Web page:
Who do you go to when your world falls apart? When you're scared and need some comfort? What would you do if that person, when you came to them, greeted your fear with "Oh, get over it" or maybe "You're being silly, you don't need to be afraid"? And yet, for years, that's what has been drummed into our heads, emotional dog lovers that we are.
There's a big difference between reassurance and praise. "It's okay, that noisy thunderstorm will be over soon" is vastly different to your dog than "Oh! What a good dog!". So don't worry about reinforcing a fear in your dog by giving her some kind words of comfort and reinforcement when she's afraid. Don't worry that you'll make the fear worse by a little cuddling and some appropriate sympathy. You won't. You'll just let her know that you are the person to run to when something is amiss in her world. And you'll reinforce something good: that she can trust you no matter what. That you are a safe port in a storm. That not only do you make delicious meals and tasty treats appear as if by magic, entertain her with silly games and wear her out with a walk or some fun at the park, but that you are worthy of being the center of her world.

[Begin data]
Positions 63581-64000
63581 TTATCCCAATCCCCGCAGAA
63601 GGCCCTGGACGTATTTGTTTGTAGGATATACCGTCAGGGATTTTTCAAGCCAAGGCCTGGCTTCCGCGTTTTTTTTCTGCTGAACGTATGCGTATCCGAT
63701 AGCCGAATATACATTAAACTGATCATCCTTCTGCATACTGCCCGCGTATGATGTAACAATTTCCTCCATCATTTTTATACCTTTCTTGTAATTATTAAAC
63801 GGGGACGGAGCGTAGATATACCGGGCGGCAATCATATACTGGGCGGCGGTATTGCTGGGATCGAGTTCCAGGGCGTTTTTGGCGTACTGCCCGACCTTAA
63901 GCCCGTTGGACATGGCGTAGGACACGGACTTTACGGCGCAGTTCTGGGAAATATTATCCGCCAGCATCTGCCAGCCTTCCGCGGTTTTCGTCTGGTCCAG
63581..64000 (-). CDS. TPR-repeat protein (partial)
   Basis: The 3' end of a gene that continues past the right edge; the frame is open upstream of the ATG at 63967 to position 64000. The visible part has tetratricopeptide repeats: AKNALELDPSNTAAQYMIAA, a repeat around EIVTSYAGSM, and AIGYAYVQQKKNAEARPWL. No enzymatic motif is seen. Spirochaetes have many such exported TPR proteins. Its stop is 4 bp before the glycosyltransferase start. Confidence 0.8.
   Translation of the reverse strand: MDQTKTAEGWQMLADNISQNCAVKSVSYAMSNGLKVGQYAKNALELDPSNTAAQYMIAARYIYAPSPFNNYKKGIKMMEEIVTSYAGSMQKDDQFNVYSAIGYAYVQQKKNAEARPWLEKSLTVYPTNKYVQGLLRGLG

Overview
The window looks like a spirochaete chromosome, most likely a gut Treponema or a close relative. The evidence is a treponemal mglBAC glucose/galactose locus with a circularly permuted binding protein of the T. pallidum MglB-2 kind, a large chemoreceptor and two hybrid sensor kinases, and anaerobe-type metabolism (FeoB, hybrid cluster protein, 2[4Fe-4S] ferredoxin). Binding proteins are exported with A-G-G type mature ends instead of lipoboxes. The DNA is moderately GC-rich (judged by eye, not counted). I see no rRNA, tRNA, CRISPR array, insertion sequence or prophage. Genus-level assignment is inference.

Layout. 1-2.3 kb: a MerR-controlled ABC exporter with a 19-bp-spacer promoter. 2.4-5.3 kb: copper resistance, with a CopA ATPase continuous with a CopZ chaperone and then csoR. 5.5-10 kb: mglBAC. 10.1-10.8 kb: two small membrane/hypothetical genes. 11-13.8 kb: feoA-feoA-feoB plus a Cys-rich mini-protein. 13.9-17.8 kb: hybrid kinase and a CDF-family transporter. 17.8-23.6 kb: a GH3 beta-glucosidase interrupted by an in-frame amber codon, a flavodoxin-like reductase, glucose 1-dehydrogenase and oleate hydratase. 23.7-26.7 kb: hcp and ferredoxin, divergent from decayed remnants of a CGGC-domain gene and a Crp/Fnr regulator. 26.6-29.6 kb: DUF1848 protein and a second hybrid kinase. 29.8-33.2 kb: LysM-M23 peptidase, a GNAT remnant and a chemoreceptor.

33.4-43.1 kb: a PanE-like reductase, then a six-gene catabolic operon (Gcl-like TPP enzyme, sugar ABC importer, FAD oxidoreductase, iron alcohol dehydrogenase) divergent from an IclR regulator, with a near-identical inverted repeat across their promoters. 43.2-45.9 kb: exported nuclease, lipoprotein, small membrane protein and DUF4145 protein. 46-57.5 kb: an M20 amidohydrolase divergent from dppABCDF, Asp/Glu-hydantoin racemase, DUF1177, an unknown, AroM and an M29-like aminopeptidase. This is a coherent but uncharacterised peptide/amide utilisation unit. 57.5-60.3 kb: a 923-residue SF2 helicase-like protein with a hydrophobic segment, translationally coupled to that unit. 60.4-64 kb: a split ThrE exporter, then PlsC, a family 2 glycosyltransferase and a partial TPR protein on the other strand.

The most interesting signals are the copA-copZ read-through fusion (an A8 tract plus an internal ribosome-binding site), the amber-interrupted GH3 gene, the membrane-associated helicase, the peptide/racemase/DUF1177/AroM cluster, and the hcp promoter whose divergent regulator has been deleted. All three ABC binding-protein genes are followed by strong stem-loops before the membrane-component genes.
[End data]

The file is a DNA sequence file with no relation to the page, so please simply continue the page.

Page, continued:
In an otherwise confident dog, a phobia, especially to something like a thunderstorm, can be hard to correct. There are many things to try, from dog appeasement pheromone (DAP) which comes in both a spray bottle or an atomizer, to homeopathic formulas such as rescue remedy, to exposing your dog to the feared object slowly, gradually increasing closeness to it, meanwhile giving lots of treats. For thunderstorms, you can play a tape, gradually increasing the volume. To be honest, thunderstorm phobia's are one of the most common and very hardest to correct. They encompass so much more than noise; air pressure changes, wind blows, rain falls hard and fast, windows get shut and sometimes lights flicker. They can be pretty overwhelming to a poor dog. Frequently, management is the best option. My own dog, who started fearing the dreaded storm after we moved from the country to the city, usually runs to his crate when it gets to be too much. I cover it with a blanket, and make sure he feels as safe and secure as he can until it blows over. I'll be writing more about correcting a phobia in the future. Maybe, in the meantime, I can find something that works for my sweet Tug. For now, when your dog looks at you with fear in her eyes, keep the gentle words flowing, make yourself the "island in a storm", and keep your dog's trust in you high.